By Al Paulson and N.R. Parker
The growing involvement of U.S. armed forces in Vietnam stimulated the deployment of the new rifle developed by the late Gene Stoner and his colleagues at ArmaLite as the AR-15, and produced under license at Colt as the M16 once adopted by the U.S. military. SpecOps personnel soon recognized the value of suppressed weapons in general, and suppressors for the little black rifle in particular. The U.S. Army’s Human Engineering Laboratory (HEL) at Aberdeen Proving Ground developed a number of suppressors for the M16 rifle from the early 1960s onward.
The HEL M2 was an experimental M16 suppressor that used a series of baffles coupled with an expansion chamber extending back over the barrel to the front sight. The M2 model for the M16 rifle was 14 inches long and used 24 baffles forward of the muzzle. Following an ENSURE (Expediting Non-Standard Urgent Requirement for Equipment) request (DA ENSURE Index No. 77) from the USARV (United States Army, Vietnam) for silencers for the M16A1 rifle in May 1966, HEL designed and tested a noise suppressor designated the HEL M4, which was a variant of the M2.
To reduce the bulk and weight of the M2 5.56mm suppressor, HEL shortened the length to 12 inches, reduced the number of baffles, and changed the internal arrangement of components. The number of baffles was reduced from 24 to 11, with the first baffle being positioned backwards (i.e., so that its apex was toward the front of the suppressor). Directly in front of this baffle was a short expansion chamber followed by a baffle positioned normally (i.e., with its apex toward the muzzle of the rifle). This baffle had a very large bullet passage, presumably to reduce back pressure. The next 9 baffles were the same design as the first baffle, but were oriented normally.
The new can eliminated enough of the muzzle blast so that the location of the shooter was undetectable to hostiles downrange, which greatly improved a shooter’s tactical advantage and survivability. Given ideal vegetation and terrain, the muzzle blast from an M16A1 was completely indistinguishable beyond 50 yards. Only the sonic boom created by the 5.56mm projectile remained, which sounds something like the report of a short-barreled .22 rifle. In the absence of a muzzle blast, the mammalian brain interprets the origin of the gunshot as perpendicular to the pressure wave of the ballistic crack striking the body. Combined with the sound of bullet impact, this phenomenon causes individuals to turn their attention 90 to 180 degrees away from the shooter. This is a very good thing during an ambush or when a small force equipped with silencers must cope with a larger force.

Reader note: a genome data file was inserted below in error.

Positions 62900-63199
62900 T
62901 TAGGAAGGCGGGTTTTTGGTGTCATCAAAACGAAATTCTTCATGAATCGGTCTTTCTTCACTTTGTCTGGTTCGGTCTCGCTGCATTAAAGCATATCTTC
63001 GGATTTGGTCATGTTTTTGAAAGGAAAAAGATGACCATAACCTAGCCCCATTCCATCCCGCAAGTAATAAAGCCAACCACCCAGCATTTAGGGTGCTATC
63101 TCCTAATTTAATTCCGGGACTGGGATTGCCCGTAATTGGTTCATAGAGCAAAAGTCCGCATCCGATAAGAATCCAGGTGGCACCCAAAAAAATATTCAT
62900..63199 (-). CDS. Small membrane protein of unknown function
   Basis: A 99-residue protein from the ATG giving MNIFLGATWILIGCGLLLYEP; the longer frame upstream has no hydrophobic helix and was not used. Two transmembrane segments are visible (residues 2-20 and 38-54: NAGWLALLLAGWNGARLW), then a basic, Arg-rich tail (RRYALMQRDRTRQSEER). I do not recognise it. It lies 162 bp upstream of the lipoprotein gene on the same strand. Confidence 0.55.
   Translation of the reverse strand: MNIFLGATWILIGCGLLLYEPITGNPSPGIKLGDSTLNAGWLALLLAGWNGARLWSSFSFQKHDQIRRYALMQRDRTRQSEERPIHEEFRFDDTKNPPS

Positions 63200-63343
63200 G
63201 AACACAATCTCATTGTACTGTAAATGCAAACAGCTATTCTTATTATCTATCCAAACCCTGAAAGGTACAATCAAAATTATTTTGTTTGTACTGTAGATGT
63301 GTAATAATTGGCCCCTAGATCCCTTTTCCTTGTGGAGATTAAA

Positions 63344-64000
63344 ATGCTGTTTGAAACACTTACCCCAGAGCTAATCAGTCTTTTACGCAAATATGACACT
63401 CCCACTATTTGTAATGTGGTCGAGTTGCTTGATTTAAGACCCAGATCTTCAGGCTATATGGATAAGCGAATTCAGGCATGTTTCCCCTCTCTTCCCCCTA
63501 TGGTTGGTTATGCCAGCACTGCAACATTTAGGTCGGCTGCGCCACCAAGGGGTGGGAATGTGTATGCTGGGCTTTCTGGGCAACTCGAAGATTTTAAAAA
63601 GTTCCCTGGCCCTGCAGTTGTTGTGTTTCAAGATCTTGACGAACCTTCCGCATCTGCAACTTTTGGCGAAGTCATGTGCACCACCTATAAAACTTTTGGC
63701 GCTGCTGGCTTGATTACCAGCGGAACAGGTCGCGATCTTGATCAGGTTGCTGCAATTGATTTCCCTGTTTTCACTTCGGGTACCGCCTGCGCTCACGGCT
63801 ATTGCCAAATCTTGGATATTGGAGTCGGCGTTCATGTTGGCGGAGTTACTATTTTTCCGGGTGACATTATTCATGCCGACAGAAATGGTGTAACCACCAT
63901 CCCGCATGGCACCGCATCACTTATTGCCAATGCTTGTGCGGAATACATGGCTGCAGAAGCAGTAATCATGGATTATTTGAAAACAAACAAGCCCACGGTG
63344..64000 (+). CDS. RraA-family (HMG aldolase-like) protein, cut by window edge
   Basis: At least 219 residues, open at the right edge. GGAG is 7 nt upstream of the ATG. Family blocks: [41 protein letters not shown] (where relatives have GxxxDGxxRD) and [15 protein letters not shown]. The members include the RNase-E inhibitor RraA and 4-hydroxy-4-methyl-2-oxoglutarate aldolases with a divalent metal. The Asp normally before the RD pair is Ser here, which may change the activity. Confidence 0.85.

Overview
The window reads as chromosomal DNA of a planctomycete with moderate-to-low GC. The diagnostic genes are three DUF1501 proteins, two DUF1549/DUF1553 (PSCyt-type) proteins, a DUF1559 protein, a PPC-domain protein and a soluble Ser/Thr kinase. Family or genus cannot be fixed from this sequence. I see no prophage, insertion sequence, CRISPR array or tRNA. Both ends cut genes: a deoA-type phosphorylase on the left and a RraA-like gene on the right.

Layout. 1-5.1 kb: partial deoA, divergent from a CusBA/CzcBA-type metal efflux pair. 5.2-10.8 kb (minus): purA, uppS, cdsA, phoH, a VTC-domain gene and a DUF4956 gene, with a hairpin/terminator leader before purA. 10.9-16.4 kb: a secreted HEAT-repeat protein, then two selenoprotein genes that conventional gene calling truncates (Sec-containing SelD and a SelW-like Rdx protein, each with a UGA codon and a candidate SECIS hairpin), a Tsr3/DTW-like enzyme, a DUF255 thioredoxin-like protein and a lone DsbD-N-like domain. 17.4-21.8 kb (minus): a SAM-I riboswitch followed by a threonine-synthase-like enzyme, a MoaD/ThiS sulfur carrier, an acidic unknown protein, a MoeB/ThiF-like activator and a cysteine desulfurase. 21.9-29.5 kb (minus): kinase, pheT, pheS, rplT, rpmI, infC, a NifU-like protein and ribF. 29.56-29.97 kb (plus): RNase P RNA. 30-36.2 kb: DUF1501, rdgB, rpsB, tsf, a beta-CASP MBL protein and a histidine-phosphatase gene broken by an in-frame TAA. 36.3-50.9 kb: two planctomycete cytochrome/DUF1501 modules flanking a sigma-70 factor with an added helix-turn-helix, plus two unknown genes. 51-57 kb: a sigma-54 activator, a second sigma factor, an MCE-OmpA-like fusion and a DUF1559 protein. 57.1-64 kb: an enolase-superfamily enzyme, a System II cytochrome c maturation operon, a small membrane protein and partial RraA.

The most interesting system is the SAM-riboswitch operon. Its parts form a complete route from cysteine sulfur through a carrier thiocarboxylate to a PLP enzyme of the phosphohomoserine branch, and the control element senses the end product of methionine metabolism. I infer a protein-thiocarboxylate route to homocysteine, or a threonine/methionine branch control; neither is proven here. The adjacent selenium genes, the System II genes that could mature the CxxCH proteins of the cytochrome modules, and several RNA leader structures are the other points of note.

To meet the ENSURE #77 requirement, the USARV submitted an acquisition requirement for 1,080 HEL M4 noise suppressors. By December 1967, the first 120 suppressors had been produced, but further production was suspended pending a field evaluation by USARV. Twenty suppressors were sent to USARV for testing.
In March and April 1968, the USAIB (United States Army Infantry Board) tested the M4. The USAIB test found that the M4 had three shortcomings. (1) The gas deflector failed to deflect all of the escaping gases from the firer’s eyes. (2) The ejection pattern of the rifle with noise suppressor attached caused the spent cartridge case to strike the cheek of left-handed shooters. And (3) the malfunction rate of the test rifle was significantly higher than the control rifle during automatic fire. The USAB concluded that the HEL M4 sound suppressor had military potential but it was not the perfect tool for the job, so the Board returned the M4 to HEL for correction of these shortcomings.
Early development at Aberdeen also demonstrated that the M4 generated a number of problems with the M16A1 rifle: (1) increased back pressure; (2) increased cyclic rate; (3) increased rearward bolt velocity, and (4) excessive gas discharge from the ejection port into the shooter’s face. The major problem was the increased back pressure, which actually produced the other problems, such as shearing off the bolt carrier key. HEL solved the bolt velocity and cyclic rate problems by adding an additional gas pressure relief port to the bolt carrier, which enabled reliable functioning of the rifle whether the selector was set to SEMI or AUTO.
The only glitch with this solution was that the rifle would not cycle reliably with the modified bolt carrier unless the suppressor was installed. This meant that a rifle fitted with the modified bolt carrier had to be dedicated for suppressed use only.
Once installed, the suppressor became an integral part of the rifle that could not be removed without swapping the bolt carrier as well. This was not an ideal situation for special operators. Furthermore, the suppressed rifle with modified bolt carrier still dumped a lot of hot combustion gas into the shooter’s face, so HEL added a special gas deflector to the charging handle of the M16A1 rifle. This deflector was not entirely successful, however. In April and May 1968, HEL developed a new, shorter suppressor that eliminated the need for a specially modified bolt carrier. Apart from the removal of 5 baffles from the baffle stack, the new suppressor used the same arrangement forward of the muzzle of the rifle. This new 9.5 inch model was known variously as the HEL M4A, or H4A, or E4A which was its final designation. The gas deflector was also intended to be used with the new suppressor, but there is little evidence to suggest that it was actually used with the E4A suppressors in the field.